Clinical course of partial virological responders under prolonged entecavir monotherapy in patients with chronic hepatitis B

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Abstract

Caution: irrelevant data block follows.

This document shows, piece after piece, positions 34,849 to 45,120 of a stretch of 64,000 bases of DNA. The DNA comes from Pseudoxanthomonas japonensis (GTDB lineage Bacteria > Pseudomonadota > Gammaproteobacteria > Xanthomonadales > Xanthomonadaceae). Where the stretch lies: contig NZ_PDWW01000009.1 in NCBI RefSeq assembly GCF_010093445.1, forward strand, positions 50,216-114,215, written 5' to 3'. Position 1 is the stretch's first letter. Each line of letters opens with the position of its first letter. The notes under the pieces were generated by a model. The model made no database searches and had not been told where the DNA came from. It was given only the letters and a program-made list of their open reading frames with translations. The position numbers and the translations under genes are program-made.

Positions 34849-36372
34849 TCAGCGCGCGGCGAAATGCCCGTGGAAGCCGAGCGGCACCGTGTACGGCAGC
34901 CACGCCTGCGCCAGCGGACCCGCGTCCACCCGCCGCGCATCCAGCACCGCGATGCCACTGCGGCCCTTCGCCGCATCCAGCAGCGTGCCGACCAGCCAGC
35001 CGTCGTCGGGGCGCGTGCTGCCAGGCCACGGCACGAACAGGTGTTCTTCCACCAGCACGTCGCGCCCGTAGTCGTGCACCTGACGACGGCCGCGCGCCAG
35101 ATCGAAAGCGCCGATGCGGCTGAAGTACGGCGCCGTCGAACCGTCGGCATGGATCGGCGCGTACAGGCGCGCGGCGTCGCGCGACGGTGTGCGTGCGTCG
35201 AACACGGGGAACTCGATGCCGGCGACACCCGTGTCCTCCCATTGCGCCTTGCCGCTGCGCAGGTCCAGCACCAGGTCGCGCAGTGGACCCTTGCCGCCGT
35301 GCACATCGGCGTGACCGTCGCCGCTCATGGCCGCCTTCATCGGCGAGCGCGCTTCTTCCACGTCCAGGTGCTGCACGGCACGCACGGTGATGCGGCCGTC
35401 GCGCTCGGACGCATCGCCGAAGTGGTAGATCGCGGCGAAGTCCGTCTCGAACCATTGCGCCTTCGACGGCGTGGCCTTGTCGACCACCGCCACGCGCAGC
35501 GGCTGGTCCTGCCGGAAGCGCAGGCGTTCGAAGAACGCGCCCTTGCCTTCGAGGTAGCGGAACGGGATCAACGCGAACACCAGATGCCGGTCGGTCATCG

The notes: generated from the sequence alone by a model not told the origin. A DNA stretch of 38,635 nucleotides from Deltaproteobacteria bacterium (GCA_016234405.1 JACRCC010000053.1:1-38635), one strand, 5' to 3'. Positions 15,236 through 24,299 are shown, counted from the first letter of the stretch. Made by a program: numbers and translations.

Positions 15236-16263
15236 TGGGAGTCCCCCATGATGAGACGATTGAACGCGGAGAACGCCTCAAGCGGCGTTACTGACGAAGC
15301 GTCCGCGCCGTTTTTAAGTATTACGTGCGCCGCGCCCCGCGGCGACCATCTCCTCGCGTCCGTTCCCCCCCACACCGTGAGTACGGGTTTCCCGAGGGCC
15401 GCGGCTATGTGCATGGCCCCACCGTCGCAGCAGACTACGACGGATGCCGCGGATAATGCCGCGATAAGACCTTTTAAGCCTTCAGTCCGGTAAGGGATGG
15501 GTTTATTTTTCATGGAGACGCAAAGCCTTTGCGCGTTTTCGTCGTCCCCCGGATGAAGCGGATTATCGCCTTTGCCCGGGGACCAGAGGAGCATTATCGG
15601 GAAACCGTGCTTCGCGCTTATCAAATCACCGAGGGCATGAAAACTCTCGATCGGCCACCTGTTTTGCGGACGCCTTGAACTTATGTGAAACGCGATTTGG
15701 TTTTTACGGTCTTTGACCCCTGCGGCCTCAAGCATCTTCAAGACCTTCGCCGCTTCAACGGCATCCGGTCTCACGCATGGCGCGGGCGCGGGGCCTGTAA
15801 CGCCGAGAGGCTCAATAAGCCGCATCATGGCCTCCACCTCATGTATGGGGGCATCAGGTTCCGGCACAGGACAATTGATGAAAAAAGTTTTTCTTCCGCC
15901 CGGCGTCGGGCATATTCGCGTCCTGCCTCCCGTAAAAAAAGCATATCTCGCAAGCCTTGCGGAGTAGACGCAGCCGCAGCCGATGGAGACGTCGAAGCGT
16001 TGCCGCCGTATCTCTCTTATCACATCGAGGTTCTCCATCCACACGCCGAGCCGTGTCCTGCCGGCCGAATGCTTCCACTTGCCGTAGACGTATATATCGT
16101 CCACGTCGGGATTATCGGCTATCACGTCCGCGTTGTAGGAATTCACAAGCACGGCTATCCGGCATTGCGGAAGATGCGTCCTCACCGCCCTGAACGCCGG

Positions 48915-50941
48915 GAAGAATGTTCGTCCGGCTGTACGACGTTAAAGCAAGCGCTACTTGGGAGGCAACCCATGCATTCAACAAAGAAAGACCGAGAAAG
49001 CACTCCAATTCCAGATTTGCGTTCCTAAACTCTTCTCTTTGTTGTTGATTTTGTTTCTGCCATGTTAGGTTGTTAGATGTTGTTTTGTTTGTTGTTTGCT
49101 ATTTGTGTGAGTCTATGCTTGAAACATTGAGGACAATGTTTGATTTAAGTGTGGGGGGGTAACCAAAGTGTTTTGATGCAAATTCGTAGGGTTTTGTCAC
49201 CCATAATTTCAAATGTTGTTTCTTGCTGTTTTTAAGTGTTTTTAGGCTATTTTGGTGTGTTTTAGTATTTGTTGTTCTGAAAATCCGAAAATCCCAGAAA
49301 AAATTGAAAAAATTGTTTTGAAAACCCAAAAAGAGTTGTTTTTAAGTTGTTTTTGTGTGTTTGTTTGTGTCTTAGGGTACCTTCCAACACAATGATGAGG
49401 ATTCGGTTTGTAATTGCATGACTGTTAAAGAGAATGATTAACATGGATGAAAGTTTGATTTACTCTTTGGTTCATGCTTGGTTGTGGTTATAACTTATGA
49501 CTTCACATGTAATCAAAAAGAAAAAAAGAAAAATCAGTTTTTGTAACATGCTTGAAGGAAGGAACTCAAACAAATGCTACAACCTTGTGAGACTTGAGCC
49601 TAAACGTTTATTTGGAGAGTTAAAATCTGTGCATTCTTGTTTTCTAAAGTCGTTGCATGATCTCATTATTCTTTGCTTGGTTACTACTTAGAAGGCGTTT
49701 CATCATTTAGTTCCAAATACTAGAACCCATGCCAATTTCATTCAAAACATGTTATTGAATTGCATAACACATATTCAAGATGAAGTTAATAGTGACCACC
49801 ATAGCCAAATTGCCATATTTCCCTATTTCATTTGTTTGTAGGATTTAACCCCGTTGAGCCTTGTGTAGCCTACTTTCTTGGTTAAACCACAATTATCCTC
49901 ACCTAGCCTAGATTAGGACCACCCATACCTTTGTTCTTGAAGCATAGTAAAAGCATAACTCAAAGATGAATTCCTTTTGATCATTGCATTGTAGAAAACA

Studies about long-term entecavir (ETV) therapy for partial virological response (PVR) are lacking. This study aimed to assess the clinical course of PVR patients receiving ETV therapy and analyze the efficacy of tenofovir (TDF). We retrospectively evaluated 130 patients who showed a PVR to ETV. Among these patients, 102 were nucleot(s)ide analogue (NUC)-naïve and 28 were lamivudine (LAM)-experienced. The cumulative rates of VR were 54.1%, 70.8%, and 83.7% for the NUC-naïve group and 37.0%, 42.8%, and 42.8% for the LAM-experienced group after 24, 36, and 48 months of ETV therapy, respectively (P = 0.008). Low HBV DNA level at 12 months (P < 0.001) and absence of a LAM treatment history (P = 0.031) were significant associated factors for VR. In VR prediction at 36 months of ETV therapy in NUC-naïve patients, HBV DNA level <95 IU/ml at 12 months showed a 92.9% sensitivity and a 78.3% specificity (AUROC, 0.909; P < 0.001). ETV resistance did not develop in NUC-naïve patients with HBV DNA levels <95 IU/ml at 12 months. The cumulative probability of VR in patients who switched to or additionally received TDF was 91.3% at 15 months. Prolonged ETV therapy induced a VR without the risk of ETV resistance in NUC-naïve patients with HBV DNA levels <95 IU/ml at 12 months. All patients with LAM-experienced or NUC-naïve with HBV DNA levels ≥95 IU/ml at 12 months should be switched to TDF rescue therapy. J. Med. Virol. 88:252–259, 2016. © 2015 Wiley Periodicals, Inc.

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